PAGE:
"Each man has a song and this is my song." (Leonard Cohen)

Friday, August 1, 2014

Jeff Arnold's West is getting wider!

The world of the Western

Interest in this blog has been slowly but steadily growing. We’ve just passed a milestone: I was pleased to see from blog stats that there were over 10,000 visits to Jeff Arnold’s West in July.

I know that is a puny amount compared with most blogs but it still seems a heap of a lot to a humble home blogger like me and it speaks to the worldwide interest in the Western.

I thought you might like to see the details:

There were 10,897 pageviews in the month of July 2014.

The most popular posts were:

Mar 8, 2013


Dec 7, 2012


Sep 28, 2013


Aug 10, 2013


Apr 1, 2013


The interest is worldwide but the US clearly dominates, unsurprisingly. C’est clair également que les français adorent le western ! Ma l’Italia è indietro. Forza, ragazzi!

United States








United Kingdom












Well, keep on clicking. Come back soon!



John Payne

The restless gunman

John Howard Payne (1912 – 1989) was an interesting fellow.


The star of Miracle on 34th Street and The Restless Gun started as a singer on New York radio shows and had a pleasant high tenor voice. He signed for Fox and took the lead or support part in a number of popular musicals. After World War II, in which he was a flight instructor, he was attorney Michael Gailey in Miracle on 34th Street, his last film for Fox and probably his most successful role.

Later in his career Payne changed tack and started appearing as tough guy in films noirs. His first Western was El Paso with Gail Russell for Paramount in 1947 (we discount a musical ‘Western’ of 1939, The Royal Rodeo, and a 1940 logging picture King of the Lumberjacks). El Paso wasn’t bad – yes, it’s a B Western but with redeeming features. Payne plays a smooth Easterner gradually turning into a tough Westerner – which was just what was happening to him!

There followed nine other Westerns, starting with Paramount’s The Eagle and the Hawk with Rhonda Fleming in 1950 (a Civil War/Mexican spy drama) and the wagon train story Passage West, this time with Arleen Whelan, in 1951, again for Paramount.

There was something Hollywood-beefcake about him and he could have done Tarzan pictures or something but he was capable of some acting subtlety.


The Vanquished appeared in 1953, another Pine-Thomas production for Paramount, this time with Jan Sterling, about the evils of Reconstruction. The following year he did two oaters, Rails Into Laramie for Universal and immediately afterwards Silver Lode, a Benedict Bogeaus production for RKO, both with Dan Duyrea entertaining as the villain and acting as lively counterweight to Payne’s stolidity.  Both are entertaining B Westerns well worth a watch, Rails being the better of the two and in fact Payne’s best so far. Payne was looking quite good in the saddle now.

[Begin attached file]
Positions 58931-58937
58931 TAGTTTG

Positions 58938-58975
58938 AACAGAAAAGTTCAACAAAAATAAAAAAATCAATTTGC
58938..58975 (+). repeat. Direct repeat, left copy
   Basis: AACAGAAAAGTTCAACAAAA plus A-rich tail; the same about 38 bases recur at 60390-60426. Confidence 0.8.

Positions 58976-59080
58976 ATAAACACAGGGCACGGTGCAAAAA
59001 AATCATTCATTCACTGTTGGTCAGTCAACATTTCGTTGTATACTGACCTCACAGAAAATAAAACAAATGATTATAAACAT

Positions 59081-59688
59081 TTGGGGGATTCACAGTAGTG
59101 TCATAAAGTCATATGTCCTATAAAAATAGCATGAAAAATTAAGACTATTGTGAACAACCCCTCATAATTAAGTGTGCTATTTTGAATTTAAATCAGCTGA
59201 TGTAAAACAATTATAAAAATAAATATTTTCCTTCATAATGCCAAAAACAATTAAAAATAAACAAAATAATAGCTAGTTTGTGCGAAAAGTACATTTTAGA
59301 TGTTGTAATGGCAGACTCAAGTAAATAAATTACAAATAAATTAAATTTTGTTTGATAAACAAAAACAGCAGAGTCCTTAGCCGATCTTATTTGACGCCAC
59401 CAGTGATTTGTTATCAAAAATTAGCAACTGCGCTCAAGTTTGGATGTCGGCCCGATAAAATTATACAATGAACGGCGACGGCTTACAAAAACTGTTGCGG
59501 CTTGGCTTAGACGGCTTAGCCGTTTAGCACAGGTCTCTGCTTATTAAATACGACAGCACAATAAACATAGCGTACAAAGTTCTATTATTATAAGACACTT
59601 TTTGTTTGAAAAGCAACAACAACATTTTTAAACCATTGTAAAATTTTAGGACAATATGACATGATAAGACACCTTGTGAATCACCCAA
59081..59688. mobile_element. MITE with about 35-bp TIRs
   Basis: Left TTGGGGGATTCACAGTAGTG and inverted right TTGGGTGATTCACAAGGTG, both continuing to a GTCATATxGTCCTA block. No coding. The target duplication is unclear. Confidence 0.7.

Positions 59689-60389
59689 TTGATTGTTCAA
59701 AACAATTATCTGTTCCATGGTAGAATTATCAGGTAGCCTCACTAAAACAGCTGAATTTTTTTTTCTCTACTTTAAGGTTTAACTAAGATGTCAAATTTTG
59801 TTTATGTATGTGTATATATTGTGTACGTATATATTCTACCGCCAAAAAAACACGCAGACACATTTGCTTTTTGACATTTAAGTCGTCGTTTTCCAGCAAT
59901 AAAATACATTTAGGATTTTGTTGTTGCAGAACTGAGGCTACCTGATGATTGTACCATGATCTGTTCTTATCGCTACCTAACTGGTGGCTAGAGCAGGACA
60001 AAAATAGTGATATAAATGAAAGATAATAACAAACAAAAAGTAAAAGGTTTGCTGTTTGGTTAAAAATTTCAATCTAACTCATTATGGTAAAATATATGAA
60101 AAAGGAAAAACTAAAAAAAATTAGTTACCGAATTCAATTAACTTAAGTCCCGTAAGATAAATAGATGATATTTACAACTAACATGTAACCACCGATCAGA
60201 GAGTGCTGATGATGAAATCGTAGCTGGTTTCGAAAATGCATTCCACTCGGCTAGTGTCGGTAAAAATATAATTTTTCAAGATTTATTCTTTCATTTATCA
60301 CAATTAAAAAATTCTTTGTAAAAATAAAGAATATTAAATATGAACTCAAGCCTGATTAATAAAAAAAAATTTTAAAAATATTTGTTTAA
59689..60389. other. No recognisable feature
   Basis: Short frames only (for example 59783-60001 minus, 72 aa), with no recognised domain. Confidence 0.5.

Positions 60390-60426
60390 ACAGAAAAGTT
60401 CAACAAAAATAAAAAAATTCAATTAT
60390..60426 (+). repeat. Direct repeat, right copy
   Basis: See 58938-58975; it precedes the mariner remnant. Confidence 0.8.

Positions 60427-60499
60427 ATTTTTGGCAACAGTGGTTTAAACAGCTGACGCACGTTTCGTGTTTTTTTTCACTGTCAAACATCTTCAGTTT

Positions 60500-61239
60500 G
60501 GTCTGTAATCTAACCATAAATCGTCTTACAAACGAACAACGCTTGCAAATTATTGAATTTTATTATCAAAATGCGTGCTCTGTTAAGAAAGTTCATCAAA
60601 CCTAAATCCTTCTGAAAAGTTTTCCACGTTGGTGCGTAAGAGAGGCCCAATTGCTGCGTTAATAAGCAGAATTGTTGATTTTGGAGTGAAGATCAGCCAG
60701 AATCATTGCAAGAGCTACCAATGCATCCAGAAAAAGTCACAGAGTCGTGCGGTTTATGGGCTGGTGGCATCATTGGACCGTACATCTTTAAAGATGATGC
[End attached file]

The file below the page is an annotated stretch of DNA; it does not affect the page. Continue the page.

In 1955 there were three Westerns, Tennessee’s Partner, Santa Fe Passage and The Road to Denver. They were colorful B movies. The first, once more with Rhonda Fleming,  was loosely based on a Bret Harte story and the last-named, with Mona Freeman, was a typical Republic offering with some good character actors, especially the bad guys. The middle one was the weakest. Slim Pickens was in it but even he couldn’t save it and John Payne was at his most ordinary too. It was really rather a silly story and it also had an unpleasant anti-Indian tinge.

Rebel in Town in 1956 was Payne’s last Western feature before he concentrated on his TV series The Restless Gun. It was different: the only one of his oaters in black & white, it was a tense Western noir, well written and showing subtlety and power. Payne himself was very good in it. In fact it was his best Western of all.

Rebel in Town, dark and powerful

In every case but the last Payne shrewdly insisted that his movies be shot in color, or he wouldn’t do them, and retained the later TV rights. This made him rich. In later life he added to his wealth as a real estate developer in California.

The Restless Gun


In the 30-minute black & white pilot of The Restless Gun, aired on CBS in 1957 as part of the Schlitz Playhouse series, written by NB Stone Jr. from a Les Crutchfield story, Payne introduces his character Britt Ponset, gunslinger with a conscience. Riding to visit his friends, former Marshal of Laredo Dan Mailer and his wife (William Hopper and Joyce Cunning), Ponset runs into Red Lawson (Andrew Duggan, the sheriff in Decision at Sundown and the sentimental Catholic priest in The Bravados) who tells him that he is gunning for Mailer. Marshal Mailer put him in prison in Laredo four years ago and he’s out for revenge.

Andrew Duggan as villain

The trouble is, Mailer has now hung up his gun, married and settled down as a farmer and they couple have a ten-month-old baby. He’s as rusty as his gun is, while Lawson is greased lightning. What can Britt do to help? Mailer won’t let Britt fight his battles for him…

There’s a punk kid in town, too, Sandy, excellently played by Michael Landon, 21 and already an experienced TV western hand. He challenges Britt to a quick-draw contest, the fool, and rather than injure or kill the boy, Britt makes him look foolish. Uh-oh. He teams up with badman Lawson in the saloon and they hatch a fiendish plot.

Michael Landon as punk. No one's gonna make a fool outa me!

But never fear, John Payne’s here…

At the end of the episode Britt rides off to take a job near Waco, and the series is launched.